The white bedstraw is a quite tall plant with small flowers. It will cope well in dry places and permeable soils. Wild, non-cultivar seeds.
€1,50 – €4,50
Polish name: white hugs
Latin name: Galium album
Family: the coffee family Rubiaceae
Status in Poland: common, native plant
A creeping, partially ascending, perennial herb with woody rhizomes and a root neck.
The stems of the white bedstraw are distinguished by whorled foliage, quadrangular cross-section, and long internodes. They are also extremely varied: bare or tomentosed, completely creeping, half-ascending or fully erect, with twigs ascending or geniculate.
The white bedstraw leaves leathery but rather thin, ovate or ovate-lanceolate in shape, 1-4 cm long and 1-7 mm wide, with a hardly discernible central nerve.
The flowers of this plant are bisexual, divided into the calyx and the corolla, gathered in relatively dense, elongated inflorescences. The stamens mature earlier than the pistils. The petals of the corolla are characterized by a specific, thin tip at the tops.
The fruit of the white bedstraw is an ovate, slightly wrinkled schizocarp, bare, cracking into two mericarps.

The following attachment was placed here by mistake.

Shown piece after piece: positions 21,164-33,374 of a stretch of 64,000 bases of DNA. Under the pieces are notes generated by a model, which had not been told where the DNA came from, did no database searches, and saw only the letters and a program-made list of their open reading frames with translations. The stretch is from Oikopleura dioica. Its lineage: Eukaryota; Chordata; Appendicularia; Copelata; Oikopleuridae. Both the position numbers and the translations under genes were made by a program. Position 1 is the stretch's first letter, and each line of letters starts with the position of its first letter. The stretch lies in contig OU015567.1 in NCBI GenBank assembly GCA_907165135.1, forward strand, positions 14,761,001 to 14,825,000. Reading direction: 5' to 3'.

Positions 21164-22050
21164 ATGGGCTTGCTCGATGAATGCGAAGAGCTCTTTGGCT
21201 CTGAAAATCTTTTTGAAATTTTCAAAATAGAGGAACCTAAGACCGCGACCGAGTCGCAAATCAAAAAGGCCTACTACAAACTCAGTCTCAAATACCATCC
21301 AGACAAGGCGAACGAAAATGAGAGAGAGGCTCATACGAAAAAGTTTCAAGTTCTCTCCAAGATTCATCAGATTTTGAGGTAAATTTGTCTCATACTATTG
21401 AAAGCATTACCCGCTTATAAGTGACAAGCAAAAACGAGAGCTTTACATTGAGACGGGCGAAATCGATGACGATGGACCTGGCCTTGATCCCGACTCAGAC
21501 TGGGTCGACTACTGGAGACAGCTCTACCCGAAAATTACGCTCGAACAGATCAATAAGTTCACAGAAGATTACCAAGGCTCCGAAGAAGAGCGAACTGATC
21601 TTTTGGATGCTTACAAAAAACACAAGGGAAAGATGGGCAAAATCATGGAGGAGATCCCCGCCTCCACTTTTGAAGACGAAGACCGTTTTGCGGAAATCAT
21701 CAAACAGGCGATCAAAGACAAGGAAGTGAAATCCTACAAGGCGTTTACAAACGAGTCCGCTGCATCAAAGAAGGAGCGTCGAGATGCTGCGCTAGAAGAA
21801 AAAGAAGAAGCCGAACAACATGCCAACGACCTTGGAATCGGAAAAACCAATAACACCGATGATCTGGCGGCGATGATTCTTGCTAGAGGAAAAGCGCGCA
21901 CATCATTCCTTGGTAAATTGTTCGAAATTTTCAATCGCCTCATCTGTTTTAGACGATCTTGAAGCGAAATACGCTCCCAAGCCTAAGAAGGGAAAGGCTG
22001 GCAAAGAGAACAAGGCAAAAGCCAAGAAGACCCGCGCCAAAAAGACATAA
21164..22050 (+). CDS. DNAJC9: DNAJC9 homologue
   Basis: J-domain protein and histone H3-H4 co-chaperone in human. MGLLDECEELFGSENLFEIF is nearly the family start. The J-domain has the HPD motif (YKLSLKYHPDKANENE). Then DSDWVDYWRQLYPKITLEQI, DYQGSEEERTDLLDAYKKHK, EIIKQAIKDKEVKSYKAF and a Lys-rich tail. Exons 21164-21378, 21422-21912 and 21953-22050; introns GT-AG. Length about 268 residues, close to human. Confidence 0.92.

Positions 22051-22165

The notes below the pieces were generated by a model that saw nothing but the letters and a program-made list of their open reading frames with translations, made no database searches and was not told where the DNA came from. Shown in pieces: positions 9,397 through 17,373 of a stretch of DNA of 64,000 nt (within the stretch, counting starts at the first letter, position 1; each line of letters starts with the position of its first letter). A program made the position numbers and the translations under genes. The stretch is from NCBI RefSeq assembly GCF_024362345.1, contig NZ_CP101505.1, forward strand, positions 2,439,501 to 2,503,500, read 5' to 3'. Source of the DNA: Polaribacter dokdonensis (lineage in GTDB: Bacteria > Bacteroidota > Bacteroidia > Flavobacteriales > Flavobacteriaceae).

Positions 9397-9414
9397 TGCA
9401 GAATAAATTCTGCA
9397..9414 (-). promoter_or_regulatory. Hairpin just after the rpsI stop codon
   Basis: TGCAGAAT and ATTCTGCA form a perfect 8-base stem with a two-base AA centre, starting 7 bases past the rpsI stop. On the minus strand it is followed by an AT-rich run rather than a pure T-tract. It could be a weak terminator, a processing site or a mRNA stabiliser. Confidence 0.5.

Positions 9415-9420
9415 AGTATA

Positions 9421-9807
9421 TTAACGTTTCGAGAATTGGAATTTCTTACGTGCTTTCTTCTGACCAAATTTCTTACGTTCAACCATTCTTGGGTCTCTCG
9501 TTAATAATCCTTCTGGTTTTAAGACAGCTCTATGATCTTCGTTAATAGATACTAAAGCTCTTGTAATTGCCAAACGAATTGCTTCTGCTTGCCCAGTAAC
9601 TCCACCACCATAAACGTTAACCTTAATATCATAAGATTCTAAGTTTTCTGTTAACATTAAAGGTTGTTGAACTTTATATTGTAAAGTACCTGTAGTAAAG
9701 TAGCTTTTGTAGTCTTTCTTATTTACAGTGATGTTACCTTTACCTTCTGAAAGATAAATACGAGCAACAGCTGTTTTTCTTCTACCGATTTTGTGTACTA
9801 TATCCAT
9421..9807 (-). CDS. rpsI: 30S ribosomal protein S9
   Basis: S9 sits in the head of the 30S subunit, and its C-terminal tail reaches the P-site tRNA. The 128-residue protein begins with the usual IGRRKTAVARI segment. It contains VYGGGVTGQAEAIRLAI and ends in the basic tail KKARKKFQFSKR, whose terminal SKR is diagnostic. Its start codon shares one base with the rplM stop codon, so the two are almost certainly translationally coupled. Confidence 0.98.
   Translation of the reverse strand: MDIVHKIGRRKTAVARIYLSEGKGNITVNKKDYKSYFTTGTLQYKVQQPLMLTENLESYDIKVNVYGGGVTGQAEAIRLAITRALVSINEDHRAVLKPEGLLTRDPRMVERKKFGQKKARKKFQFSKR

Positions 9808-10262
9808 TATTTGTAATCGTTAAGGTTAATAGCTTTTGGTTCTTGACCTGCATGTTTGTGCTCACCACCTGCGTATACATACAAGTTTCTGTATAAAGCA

White bedstraw is great for sunny places, but also tolerates partial shade. He likes dry and well-drained soils.
Only recently it has been used in the composition of urban flower meadows and flower margins in orchards.
White bedstraw is an extremely variable plant, and simultaneously very similar to other representatives of the Galium genus , especially the Leiogalium series.. Even experienced meadowers and botanists often confuse it with the hedge bedstraw G. mollugo, which, contrary to its name, is not particularly common in Poland. The hedge bedstraw differs from the white one with really hardly discernible details: slightly smaller flowers (up to 3 mm in the common, 3-5 mm in the white), shorter flower stalks, and thinner and shorter leaves with a more pronounced nerve. Although white bedstraw and lady’s bedstraw (yellow) G. verum differ greatly in morphology, they cross, giving a relatively frequent hybrid Pomeranian G. x pomeranica.
The most important pollinators of the white bedstraw are small flies. Nevertheless, honey bees are able to take up its nectar, which accumulates in the torus of the flower.